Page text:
Tax and regulate vaping

Krys Shahin, @Krysshah

The vaping epidemic that’s taken over the world today needs drastic action to end it. The irony about vaping is that it was originally intended to stop people from smoking in general, and yet it’s actually getting younger people addicted and killing those who vape at a quicker pace than those who smoke cigarettes.

According to the Centers for Disease Control and Prevention, the Food Drug Administration and other clinics, vaping has caused seven deaths to date and more than 350 hospitalizations. The Trump administration and the state of  New York, have moved forward in banning flavored vaping products completely, however that is not enough change  to resolve this issue.

California Gov. Gavin Newsom has allotted $20 million to run anti-vaping advertisements in the hope of stopping the epidemic.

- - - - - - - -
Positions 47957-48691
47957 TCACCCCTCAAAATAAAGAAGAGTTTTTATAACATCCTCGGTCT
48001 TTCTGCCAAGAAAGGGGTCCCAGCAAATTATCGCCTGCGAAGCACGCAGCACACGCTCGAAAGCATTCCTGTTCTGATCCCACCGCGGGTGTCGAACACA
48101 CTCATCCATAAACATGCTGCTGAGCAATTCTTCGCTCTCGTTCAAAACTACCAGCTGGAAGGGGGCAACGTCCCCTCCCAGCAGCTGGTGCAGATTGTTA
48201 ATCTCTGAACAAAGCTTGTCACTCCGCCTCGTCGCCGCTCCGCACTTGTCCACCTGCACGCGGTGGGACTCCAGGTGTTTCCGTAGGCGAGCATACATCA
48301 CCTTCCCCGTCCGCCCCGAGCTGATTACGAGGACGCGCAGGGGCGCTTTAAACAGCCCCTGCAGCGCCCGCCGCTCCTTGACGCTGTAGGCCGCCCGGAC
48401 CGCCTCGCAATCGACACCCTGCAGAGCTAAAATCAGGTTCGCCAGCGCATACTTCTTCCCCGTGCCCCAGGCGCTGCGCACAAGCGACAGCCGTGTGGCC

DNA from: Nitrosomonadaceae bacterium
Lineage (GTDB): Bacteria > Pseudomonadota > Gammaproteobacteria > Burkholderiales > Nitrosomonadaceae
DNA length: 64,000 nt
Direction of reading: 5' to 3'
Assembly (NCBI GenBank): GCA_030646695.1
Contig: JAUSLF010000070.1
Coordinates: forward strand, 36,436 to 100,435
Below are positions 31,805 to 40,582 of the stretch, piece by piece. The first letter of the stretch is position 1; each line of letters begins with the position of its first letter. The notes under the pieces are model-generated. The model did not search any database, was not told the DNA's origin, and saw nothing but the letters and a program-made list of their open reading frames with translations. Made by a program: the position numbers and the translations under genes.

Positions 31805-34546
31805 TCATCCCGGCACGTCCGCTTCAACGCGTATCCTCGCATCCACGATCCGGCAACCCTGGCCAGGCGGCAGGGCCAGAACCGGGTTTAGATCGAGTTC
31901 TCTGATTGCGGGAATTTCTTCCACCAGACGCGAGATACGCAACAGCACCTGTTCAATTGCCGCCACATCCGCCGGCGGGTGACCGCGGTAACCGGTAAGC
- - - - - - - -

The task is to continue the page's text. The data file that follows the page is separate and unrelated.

According to the CDC, “e-cigarettes are devices that deliver an aerosol to the user by heating a liquid that usually contains nicotine, flavorings, and other chemicals. E-cigarettes can also be used to deliver marijuana or other substances.”

The CDC has now found that in 2019, 27.5 percent of high schoolers used an e-cigarette within the previous month, compared with 20.8 percent in 2018. This increasing trend  must be stopped. E-cigarettes and vaping pens should not be banned but rather taxed heavily and regulated with a lowered nicotine content.

A lowered nicotine content would also decrease health issues with smokers and vapers, because it “can cause an increase in blood pressure, heart rate, flow of blood to the heart and a narrowing of the arteries (vessels that carry blood). Nicotine may also contribute to the hardening of the arterial walls, which in turn, may lead to a heart attack,” according to The American Heart Association.

Taxing and regulation will not only help ween people off of cigarettes if they use vaping for the intended reason, but will also prevent new youths from getting get addicted to nicotine, which is the  opposite reaction of what we want to happen — having more smokers.